1. To entice by soft words; to cajole; to flatter; to coax.

The unlucky art of wheedling fools.

And wheedle a world that loves him not.

2. To grain, or get away, by flattery.

A deed of settlement of the best part of her estate, which I wheedled out of her.

(Whee"dle), v. i. To flatter; to coax; to cajole.

(Wheel) n. [OE. wheel, hweol, AS. hweól, hweogul, hweowol; akin to D. wiel, Icel. hvel, Gr. ky`klos, Skr. cakra; cf. Icel. hjol, Dan. hiul, Sw. hjul. &radic218. Cf. Cycle, Cyclopedia.]

1. A circular frame turning about an axis; a rotating disk, whether solid, or a frame composed of an outer rim, spokes or radii, and a central hub or nave, in which is inserted the axle, — used for supporting and conveying vehicles, in machinery, and for various purposes; as, the wheel of a wagon, of a locomotive, of a mill, of a watch, etc.

The gasping charioteer beneath the wheel
Of his own car.

2. Any instrument having the form of, or chiefly consisting of, a wheel. Specifically: —

(a) A spinning wheel. See under Spinning.

(b) An instrument of torture formerly used.

His examination is like that which is made by the rack and wheel.

This mode of torture is said to have been first employed in Germany, in the fourteenth century. The criminal was laid on a cart wheel with his legs and arms extended, and his limbs in that posture were fractured with an iron bar. In France, where its use was restricted to the most atrocious crimes, the criminal was first laid on a frame of wood in the form of a St. Andrew's cross, with grooves cut transversely in it above and below the knees and elbows, and the executioner struck eight blows with an iron bar, so as to break the limbs in those places, sometimes finishing by two or three blows on the chest or stomach, which usually put an end to the life of the criminal, and were hence called coups-de-grace — blows of mercy. The criminal was then unbound, and laid on a small wheel, with his face upward, and his arms and legs doubled under him, there to expire, if he had survived the previous treatment. Brande.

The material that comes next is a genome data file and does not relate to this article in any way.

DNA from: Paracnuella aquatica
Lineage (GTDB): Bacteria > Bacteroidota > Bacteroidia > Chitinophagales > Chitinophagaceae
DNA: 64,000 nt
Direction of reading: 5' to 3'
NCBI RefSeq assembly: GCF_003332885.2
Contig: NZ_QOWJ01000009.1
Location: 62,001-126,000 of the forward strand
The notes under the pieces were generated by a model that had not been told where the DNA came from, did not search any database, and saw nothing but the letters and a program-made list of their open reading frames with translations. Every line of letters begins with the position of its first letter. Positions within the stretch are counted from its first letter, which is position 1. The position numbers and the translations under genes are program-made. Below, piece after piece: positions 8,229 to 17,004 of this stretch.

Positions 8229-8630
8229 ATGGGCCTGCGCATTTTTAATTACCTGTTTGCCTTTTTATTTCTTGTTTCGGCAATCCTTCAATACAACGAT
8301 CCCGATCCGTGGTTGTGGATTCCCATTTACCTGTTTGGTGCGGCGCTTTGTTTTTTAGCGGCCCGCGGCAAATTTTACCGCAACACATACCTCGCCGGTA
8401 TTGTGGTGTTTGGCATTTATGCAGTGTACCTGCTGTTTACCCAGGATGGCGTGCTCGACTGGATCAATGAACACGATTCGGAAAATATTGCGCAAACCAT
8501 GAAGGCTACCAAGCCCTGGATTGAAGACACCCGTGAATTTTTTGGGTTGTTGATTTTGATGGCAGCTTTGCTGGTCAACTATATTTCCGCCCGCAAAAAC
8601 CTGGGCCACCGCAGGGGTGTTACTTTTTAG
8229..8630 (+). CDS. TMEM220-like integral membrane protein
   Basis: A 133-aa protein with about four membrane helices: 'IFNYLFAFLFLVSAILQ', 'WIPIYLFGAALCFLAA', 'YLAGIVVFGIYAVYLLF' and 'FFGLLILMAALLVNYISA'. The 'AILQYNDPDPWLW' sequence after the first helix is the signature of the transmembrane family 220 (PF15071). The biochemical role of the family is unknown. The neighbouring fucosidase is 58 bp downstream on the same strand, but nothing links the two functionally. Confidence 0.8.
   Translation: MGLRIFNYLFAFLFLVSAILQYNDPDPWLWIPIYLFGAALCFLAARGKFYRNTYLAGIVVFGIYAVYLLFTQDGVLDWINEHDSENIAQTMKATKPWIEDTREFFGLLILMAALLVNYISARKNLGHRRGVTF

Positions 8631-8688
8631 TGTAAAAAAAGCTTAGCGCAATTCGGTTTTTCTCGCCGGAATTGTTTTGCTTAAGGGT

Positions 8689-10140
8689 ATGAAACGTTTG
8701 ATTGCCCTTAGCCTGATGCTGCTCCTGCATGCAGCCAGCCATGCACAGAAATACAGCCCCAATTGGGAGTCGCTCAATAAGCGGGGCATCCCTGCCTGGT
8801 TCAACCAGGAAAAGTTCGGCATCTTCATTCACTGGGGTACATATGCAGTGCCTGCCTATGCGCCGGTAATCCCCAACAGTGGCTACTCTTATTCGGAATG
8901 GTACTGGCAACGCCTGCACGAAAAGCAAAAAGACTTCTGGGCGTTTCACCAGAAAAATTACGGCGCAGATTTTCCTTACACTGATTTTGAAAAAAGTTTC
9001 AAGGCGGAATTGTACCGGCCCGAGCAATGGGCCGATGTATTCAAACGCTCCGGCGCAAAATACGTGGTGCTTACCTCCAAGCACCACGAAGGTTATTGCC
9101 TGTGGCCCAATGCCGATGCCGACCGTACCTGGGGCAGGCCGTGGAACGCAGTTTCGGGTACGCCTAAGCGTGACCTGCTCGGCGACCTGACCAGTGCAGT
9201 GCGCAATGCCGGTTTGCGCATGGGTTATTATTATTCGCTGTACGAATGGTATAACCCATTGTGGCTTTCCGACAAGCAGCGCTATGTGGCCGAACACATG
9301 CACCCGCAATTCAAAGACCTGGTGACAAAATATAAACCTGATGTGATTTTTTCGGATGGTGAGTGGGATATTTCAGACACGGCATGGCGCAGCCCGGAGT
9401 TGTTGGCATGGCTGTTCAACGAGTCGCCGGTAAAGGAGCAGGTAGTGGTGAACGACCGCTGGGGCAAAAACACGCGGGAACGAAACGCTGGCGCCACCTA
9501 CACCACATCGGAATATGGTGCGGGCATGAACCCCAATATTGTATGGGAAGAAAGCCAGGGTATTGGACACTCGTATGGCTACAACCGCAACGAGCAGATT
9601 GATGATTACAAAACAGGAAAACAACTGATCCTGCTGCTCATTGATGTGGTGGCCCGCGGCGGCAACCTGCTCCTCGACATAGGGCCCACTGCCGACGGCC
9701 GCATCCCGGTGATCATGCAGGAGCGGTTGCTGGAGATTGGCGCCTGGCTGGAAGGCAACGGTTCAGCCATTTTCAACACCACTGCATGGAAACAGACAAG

(c) (Naut.) A circular frame having handles on the periphery, and an axle which is so connected with the tiller as to form a means of controlling the rudder for the purpose of steering.

(d) (Pottery) A potter's wheel. See under Potter.

Then I went down to the potter's house, and, behold, he wrought a work on the wheels.
Jer. xviii. 3.

Turn, turn, my wheel! This earthen jar
A touch can make, a touch can mar.

(e) (Pyrotechny) A firework which, while burning, is caused to revolve on an axis by the reaction of the escaping gases.

(f) (Poetry) The burden or refrain of a song.

  By PanEris using Melati.

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